Causal Mediation of a Human Immunodeficiency Virus Preventive Intervention

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Abstract

Background:

Assessing mediation is important because most interventions are designed to affect an intermediate variable or mediator; this mediator, in turn, is hypothesized to affect outcome behaviors. Although there may be randomization to the intervention, randomization to levels of the mediator is not generally possible. Therefore, drawing causal inferences about the effect of the mediator on the outcome is not straightforward.

Objectives:

The aim of this study was to introduce an approach to causal mediation analysis using the potential outcomes framework for causal inference and then discuss this approach in terms of the scientific questions addressed and the assumptions needed for identifying and estimating the effects.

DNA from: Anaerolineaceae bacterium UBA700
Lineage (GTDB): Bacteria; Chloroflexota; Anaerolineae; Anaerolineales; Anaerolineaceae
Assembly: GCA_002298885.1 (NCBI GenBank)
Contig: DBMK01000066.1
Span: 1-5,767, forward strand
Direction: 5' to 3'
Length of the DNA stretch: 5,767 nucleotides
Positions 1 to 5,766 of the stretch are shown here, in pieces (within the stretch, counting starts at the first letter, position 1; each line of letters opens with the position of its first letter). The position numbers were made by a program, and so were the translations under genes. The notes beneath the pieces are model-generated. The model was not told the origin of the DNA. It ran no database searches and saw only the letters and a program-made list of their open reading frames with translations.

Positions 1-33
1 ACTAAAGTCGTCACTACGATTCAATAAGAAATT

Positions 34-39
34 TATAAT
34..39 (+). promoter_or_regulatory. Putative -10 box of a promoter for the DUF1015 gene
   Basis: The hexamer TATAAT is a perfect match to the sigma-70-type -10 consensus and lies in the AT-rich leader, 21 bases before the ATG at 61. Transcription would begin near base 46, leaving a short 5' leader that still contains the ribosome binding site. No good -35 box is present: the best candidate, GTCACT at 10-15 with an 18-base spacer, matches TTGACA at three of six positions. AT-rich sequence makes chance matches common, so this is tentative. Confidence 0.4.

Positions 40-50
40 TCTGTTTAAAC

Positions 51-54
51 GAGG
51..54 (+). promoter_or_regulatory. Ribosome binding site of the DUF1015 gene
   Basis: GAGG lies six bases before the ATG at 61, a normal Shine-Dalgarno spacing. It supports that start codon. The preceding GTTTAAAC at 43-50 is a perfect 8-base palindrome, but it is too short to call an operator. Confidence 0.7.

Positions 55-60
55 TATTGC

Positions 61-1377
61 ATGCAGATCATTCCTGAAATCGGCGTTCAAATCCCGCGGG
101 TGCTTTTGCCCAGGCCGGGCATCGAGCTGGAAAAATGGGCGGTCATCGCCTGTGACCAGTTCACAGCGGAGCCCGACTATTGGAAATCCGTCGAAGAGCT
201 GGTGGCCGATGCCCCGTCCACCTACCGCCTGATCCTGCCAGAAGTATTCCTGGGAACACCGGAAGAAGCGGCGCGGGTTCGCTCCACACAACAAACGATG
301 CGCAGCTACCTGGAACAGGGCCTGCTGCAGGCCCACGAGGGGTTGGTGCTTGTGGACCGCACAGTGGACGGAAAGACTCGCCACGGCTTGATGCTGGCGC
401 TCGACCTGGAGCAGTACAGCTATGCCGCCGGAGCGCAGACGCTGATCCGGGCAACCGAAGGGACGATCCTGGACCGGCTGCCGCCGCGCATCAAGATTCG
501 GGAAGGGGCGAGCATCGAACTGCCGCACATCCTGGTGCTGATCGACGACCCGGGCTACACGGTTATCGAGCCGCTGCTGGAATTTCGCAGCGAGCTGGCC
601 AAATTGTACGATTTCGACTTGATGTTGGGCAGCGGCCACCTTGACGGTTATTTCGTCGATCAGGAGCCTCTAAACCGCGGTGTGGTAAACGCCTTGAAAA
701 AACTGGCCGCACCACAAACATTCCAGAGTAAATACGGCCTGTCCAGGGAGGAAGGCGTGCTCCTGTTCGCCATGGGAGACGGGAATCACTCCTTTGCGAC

Methods:

The approach is illustrated using data from the Criminal Justice Drug Abuse Treatment Studies: Reducing Risky Relationships-HIV intervention implemented with 243 incarcerated women re-entering the community. The intervention was designed to affect various mediators at 30 days postintervention, including risky relationship thoughts, beliefs, and attitudes, which were then hypothesized to affect engagement in risky sexual behaviors, such as unprotected sex, at 90 days postintervention.

Results:

Using propensity score weighting, we found the intervention resulted in a significant decrease in risky relationship thoughts (−0.529, p = .03) and risky relationship thoughts resulted in an increase in unprotected sex (0.447, p < .001). However, the direct effect of the intervention on unprotected sex was not significant (0.388, p = .479).

Discussion:

By reducing bias, propensity score models improve the accuracy of statistical analysis of interventions with mediators and allow researchers to determine not only whether their intervention works but also how it works.

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